[00:18:26] Track the pro bono work that you do. Track the networking activities that you do. Track the marketing activities that you do. If you help, even if you’re an associate and you’re asked to help with an article, right, that’s written and somebody else’s name is put on it, you need to be tracking that.

[00:18:43] Track the time you’re spending in each category. And that includes, and this is the hardest one of all, track the administrative. Pay attention and write down, like, how many hours do I spend every week or month to bill my time?

[00:18:59] How much time am I spending reviewing bills? How much time am I spending on intake matters?

[00:19:06] Where am I spending my time on non billable work? And how many hours is it on average, per week, per month, per quarter? You can’t do this unless you’re jotting it down. So start there, and after you do it for a couple of months, you’re going to be able to look back and really analyze, okay, this is where my time is going on, non billable.

Next, compare the time you’re actually spending on nonbillable work to your goals + vision.

And that’s when you can start tackling. Okay, what do I want to do about this? Where can I reduce some of this that maybe I don’t need to be spending so much time on? Okay, now when you do that, I want you to take a look at each kind of category and ask, and actually not even just each category, so you look at each category, but you start thinking through, okay, what are the activities? What actually was going on here?

Maybe you attended a network event, a networking event. Okay, so what was the goal that I was furthering through this activity? There should be a goal for practically every activity that you do that’s non billable, even the administrative stuff. Right. What’s the point of it? What am I furthering here? How does it advance my larger goals and vision for, I want my practice, my career to be in the long term.

[00:20:21] Right. So, for example, let’s say pro bono work, if it’s required that you do 150 hours of pro bono work per year, but you’ve got 350, perhaps you realize, okay, I need to stop taking on so much unless it’s something that you feel really strongly about and it’s more values based and it’s not taking away from other areas that are just as important to you. You’ve got to be able to balance that, right? Perhaps you took on extra pro bono work because you’re a litigator who’s trying to make partner, and there’s a specific type of experience that you need.

[00:21:02] And that case that’s pro bono actually gave you that experience that is actually furthering your professional goals in other ways, not just through doing the pro bono work. Right. So you want to look at it from a bigger picture and say, okay, for each of these things, what goal is it furthering? How is it advancing me? How is it advancing my overall professional development? How is it advancing me? Being able to attain the goals I’ve set for myself, short and long term.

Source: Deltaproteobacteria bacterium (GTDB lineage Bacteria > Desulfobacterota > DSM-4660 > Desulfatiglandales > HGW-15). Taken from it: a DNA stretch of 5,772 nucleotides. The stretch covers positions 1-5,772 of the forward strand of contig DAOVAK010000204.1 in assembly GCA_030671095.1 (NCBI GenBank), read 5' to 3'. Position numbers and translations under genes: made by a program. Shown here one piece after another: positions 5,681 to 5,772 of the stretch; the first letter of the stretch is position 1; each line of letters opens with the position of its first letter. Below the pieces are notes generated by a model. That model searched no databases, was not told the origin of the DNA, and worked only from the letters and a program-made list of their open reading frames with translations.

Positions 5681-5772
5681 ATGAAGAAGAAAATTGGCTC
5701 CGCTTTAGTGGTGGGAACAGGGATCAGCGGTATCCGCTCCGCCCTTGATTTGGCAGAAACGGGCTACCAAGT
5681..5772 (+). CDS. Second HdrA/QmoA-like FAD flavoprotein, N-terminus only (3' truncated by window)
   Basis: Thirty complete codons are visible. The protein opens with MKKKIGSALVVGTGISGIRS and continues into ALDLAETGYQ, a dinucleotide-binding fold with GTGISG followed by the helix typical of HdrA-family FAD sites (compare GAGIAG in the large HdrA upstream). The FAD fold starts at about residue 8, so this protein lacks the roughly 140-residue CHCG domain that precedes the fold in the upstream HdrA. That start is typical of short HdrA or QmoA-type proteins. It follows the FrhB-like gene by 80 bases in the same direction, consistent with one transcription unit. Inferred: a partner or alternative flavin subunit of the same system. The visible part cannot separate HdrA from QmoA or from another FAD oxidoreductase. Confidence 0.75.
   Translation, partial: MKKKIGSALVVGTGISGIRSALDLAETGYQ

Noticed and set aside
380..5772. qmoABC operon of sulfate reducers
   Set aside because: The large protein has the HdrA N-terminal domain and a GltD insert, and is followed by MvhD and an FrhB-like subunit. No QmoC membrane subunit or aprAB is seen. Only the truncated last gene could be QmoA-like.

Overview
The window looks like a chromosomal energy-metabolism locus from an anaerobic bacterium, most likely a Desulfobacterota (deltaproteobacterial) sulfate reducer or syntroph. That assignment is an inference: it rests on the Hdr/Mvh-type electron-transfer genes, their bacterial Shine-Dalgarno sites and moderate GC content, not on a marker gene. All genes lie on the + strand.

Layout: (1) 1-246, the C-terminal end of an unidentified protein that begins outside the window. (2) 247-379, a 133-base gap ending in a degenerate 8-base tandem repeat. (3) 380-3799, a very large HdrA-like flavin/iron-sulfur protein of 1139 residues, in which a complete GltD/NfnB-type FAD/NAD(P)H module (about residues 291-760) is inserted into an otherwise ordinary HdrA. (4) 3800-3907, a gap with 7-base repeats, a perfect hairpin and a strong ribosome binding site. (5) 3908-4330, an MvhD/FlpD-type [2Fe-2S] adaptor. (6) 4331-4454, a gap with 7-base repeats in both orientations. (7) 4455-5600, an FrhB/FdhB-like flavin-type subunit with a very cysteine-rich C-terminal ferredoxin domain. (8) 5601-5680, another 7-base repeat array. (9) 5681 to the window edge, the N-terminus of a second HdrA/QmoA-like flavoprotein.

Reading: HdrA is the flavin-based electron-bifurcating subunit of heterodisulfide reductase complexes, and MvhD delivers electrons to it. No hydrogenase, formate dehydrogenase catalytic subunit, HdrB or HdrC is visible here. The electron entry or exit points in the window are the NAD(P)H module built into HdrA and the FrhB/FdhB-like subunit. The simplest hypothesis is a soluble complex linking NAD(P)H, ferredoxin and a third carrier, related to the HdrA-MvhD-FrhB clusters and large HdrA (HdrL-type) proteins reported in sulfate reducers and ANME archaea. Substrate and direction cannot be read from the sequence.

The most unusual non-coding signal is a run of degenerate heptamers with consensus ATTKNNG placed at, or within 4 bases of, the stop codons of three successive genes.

[00:21:33] Now, some of these things are not really going to be helping you a whole lot with your goals.

Pay attention to the ROI on any nonbillable activity.

[00:21:38] Some of these things might surprise you. So let’s go back to that example of that networking event. Perhaps you went to a networking event because another colleague asked you to and they just needed bodies there. But it made zero sense for you to be there because none of your potential clients are going to be there. Perhaps you could cut back on going to those types of things. That might be an area where you need to set a boundary and say no.

Maybe you took on a speaking engagement and you spent an inordinate amount of time to prepare the right speech. You went back and forth, it took a lot of your time, and it ended up giving you nothing. Well, that’s something to pay attention to, because speaking, just to speak, isn’t necessarily a good use of your time. So look at the payoff. What is the payoff of these activities? They’re not always monetary and they’re not always immediate. So you look at the short term and the long term. How does this further my goals? How does this further my own professional knowledge, skills development? How does this further me in some way, shape or form? How does this further the firm? And is that a good enough reason? Sometimes it is.

[00:22:49] Be honest about what that real payoff is so that you can truly identify where you need to cut back and where you might need to add in. This is also the case, by the way, for when we are asked to serve on committees. So we are asked to do certain things that might look good, but may not actually further us.

[00:23:14] Right. Something that the firm wants. Now, sometimes we say yes because the firm wants us to do it, but there can be a limit on that.

[00:23:24] And I will note that a lot of women get this and a lot of people of color get this. And there are particular people who firms tend to reach out to more. And you do not need to feel obligated to always say yes. Make sure the things you are saying yes to make some sense for you as well. Be a little picky about these things. You want an actual ROI in the time that you invest in these things. What’s your ROI?

Identify where to invoke higher standards and boundaries.

All right, so once you’ve done that, you’re going to notice that there are things that you can say no to. More often, there are things that you’re going to want to say no. This is where you get to set boundaries and standards for yourself. And I went into the difference between a standard and a boundary in a recent podcast.

Just as a quick recap, standards are your own internal rules for what you will or will not do for how you will behave. Boundaries are the rules you set for other people and how they are to behave around you and the rules they must follow. Otherwise there are consequences for them. Okay? So doing this is going to show you some areas where you might want to raise your own standards and where you need to set some boundaries.